La Domenica del Corriere (“Sunday Courier”) was Sunday insert for Corriere della Sera, an Italian newspaper that ran for 90 years, from 1899 to 1989. For most of that time the section featured a full-page illustration on its cover each week.
These were often dramatic gouache or watercolor illustrations, almost in a pulp-illustration vein, but they presumably illustrated actual news stories (think of all of the notable and dramatic events that occurred during that period of time).
There is a site devoted to them at www.illustrated-history.org/, containing an archive of the illustrations and a bit of the history. The site is in Italian, and I’m afraid my Italian is even weaker then my French, so I relied on Google Translate to find my way around.
There is a search function on the home page that allows you to search by region (Per luoghi), by artist (Per autore) or event (Ricerca avanzata), with attendant drop-down menus.
It appears that there is a concentration on two artists in particular, Walter Molino (above left) and Achillies Beltrame (above right), whose work is sought after by collectors. Searching for these two may be a good place to start. Once you are on a page with a featured illustration, clicking on that image provides a pop-up with a wonderfully large reproduction of the painting. (I’ve included a full-size crop from a small section of each illustration above.) You can also informally browse from an illustration page to other pages by incrementing or decrementing the database number at the end of the URL in your browser’s address field.
Some of the illustrations are less interesting than others and there is some repetition of subject as they looked for sensational topics to illustrate (lots of train wrecks and other disasters), but some of these images are just wonderful and make the trouble of searching and browsing worth your while.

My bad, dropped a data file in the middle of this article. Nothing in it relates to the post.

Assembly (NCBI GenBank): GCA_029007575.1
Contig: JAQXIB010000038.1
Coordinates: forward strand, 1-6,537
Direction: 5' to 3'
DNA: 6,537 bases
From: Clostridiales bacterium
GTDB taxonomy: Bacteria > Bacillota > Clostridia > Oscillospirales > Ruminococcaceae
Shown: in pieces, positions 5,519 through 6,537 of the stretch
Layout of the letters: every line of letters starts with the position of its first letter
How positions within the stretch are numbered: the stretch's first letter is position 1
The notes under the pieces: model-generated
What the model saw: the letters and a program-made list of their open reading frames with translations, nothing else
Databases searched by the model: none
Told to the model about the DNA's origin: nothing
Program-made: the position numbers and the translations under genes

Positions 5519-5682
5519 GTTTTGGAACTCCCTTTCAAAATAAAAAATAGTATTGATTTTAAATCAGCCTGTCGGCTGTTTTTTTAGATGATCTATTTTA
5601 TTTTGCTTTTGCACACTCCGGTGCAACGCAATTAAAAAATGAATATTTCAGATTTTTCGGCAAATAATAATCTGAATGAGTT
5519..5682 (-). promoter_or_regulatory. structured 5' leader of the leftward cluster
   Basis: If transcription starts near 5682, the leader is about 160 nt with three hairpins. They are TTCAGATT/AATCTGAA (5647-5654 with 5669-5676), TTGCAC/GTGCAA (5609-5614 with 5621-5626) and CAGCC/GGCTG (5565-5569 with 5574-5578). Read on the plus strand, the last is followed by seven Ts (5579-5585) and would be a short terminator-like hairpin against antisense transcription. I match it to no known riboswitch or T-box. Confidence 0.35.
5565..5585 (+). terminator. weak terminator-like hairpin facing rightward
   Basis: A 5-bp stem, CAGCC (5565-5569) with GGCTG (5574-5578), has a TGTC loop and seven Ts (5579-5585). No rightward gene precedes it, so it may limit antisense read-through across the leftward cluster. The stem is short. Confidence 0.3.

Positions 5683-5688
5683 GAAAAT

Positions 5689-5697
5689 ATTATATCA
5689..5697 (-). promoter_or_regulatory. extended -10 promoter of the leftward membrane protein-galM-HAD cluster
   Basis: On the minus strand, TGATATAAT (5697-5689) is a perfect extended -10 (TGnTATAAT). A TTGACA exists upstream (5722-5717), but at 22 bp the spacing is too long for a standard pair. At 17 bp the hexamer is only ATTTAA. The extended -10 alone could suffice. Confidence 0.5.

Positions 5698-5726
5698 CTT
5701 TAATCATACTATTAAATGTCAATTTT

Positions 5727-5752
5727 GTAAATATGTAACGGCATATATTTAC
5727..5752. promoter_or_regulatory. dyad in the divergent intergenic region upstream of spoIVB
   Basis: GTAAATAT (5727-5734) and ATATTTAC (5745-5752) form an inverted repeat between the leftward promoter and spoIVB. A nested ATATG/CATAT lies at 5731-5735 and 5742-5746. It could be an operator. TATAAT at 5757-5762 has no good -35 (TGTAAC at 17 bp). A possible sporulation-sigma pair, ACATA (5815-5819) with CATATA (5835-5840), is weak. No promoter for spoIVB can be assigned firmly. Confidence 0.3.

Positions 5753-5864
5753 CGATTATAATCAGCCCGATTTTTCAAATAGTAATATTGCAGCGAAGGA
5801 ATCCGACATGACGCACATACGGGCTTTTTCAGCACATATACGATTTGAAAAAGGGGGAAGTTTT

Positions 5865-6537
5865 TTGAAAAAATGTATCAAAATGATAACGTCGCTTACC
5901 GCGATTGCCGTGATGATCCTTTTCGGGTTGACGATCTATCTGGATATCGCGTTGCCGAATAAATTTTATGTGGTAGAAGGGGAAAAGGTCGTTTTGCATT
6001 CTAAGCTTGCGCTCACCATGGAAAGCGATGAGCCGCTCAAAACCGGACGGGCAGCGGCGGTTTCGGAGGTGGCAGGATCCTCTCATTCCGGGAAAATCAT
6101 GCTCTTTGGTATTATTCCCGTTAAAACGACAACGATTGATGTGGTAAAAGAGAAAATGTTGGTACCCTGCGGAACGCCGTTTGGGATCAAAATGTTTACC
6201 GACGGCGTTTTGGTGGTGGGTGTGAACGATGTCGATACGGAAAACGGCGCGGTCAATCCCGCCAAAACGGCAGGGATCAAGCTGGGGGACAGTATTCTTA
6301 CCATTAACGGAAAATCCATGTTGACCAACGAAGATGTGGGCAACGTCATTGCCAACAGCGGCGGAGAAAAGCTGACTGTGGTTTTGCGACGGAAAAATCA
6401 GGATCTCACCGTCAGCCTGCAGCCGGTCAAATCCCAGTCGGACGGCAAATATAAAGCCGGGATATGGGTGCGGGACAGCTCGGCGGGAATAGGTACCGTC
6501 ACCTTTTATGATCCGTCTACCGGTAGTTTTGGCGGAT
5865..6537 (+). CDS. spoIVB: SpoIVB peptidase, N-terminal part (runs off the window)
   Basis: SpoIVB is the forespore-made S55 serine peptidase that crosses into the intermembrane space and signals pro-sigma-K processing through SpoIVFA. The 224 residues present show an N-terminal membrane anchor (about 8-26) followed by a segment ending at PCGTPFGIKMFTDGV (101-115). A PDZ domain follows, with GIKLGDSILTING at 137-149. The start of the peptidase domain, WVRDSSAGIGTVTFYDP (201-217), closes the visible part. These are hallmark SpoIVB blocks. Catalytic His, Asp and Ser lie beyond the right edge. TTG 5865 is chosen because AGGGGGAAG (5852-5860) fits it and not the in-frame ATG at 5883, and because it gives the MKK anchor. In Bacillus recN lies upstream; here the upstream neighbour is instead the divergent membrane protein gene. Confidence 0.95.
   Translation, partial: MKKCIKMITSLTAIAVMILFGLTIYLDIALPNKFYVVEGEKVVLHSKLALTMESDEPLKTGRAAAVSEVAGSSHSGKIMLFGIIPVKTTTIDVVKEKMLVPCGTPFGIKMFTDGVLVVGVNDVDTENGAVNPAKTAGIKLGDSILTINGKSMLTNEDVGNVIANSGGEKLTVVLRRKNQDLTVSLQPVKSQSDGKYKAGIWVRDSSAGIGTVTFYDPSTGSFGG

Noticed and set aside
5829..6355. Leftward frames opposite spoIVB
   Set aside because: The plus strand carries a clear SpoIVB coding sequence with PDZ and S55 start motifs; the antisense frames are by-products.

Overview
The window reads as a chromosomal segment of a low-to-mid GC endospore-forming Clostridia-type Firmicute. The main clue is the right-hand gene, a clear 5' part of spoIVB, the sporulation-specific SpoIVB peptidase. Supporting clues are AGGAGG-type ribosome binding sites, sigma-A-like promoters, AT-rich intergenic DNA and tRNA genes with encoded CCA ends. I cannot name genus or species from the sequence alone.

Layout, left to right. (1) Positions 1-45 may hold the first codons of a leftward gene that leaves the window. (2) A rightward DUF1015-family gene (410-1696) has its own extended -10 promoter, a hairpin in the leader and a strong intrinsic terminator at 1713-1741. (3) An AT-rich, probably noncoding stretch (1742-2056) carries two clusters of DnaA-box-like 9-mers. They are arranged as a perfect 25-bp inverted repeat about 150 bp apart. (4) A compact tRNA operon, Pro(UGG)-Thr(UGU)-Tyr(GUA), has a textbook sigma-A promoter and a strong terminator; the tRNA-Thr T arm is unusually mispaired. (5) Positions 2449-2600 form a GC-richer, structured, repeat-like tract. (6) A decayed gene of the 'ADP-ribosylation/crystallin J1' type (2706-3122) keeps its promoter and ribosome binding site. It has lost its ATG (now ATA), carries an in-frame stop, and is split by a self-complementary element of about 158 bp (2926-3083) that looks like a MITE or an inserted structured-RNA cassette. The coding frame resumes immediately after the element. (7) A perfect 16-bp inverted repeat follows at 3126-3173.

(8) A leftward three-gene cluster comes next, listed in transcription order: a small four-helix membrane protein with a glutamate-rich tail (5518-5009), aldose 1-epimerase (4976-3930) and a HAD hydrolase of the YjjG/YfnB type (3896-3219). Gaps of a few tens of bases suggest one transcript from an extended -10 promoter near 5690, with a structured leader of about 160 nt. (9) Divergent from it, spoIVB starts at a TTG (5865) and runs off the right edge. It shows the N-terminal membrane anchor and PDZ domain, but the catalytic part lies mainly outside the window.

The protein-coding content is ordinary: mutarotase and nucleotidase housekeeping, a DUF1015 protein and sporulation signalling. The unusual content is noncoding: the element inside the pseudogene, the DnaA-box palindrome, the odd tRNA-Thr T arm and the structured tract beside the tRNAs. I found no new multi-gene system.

This is intended to be more of an illustrated history than an appreciation of the artists, but it serves as both. You can take a fascinating stroll through the early to mid 20th Century and view some wonderful pulp-style illustrations in the process.
I also found a blog on a site devoted to the paper, Blog del Club Domenica del Corriere, also in Italian, that features the illustrations, but doesn’t dwell on them exclusively.
[Link and suggestion courtesy of Jared Shear – see my post on Jared Shear]
6 Replies to “The illustrators of La Domenica del Corriere”
It’s amazing to think of a time before photojournalism, when newspaper readers depended on an artist’s conception for their take on news events. These artists must have worked on short deadlines and depended on their visual memories.
And perhaps more than a little from their imagination. I get the impression that many of the early ones were done from verbal reports.
Amazing. Thanks for the link!
Excited to see you are posting this link!! I hope people will take the time to seriously check out this body of work…..I can still remember the night I found this site, staring at hundreds of these wildly dynamic images. Each painting, especially those of Beltrame and Molino’s, are composed and rendered with the confidence and brush strokes of true masters.
It’s an amazing resource. I found myself so fascinated by both the artists and the subject matter that I spent way more time that I had intended, and plan to go back when I can.
I was wondering if there is a collectors market for the newspaper illustrations of Walter Molino, those printed and in the newspaper? I ask because i recently bought a set of Dali Bottles form Italy, and the seller included a newspaper, “La Domenica del Corriere”, from August 31, 1958! It has a front cover illustration (of a Bull Fight) and back cover illustration (of an arm Bank Robbery, i think) by Molino. The inside has other illustrations including a center double page with Fashion Design illustrations from Dior, Cardin, and others illustrated by Maria Pezzi. Even the comic strips are very nice. I am not a collector of this work, but I think the newspaper might be worth more than the bottles I bought. Does anyone here know what a newspaper with this type of illustrations might be worth to collectors? Thank you all.
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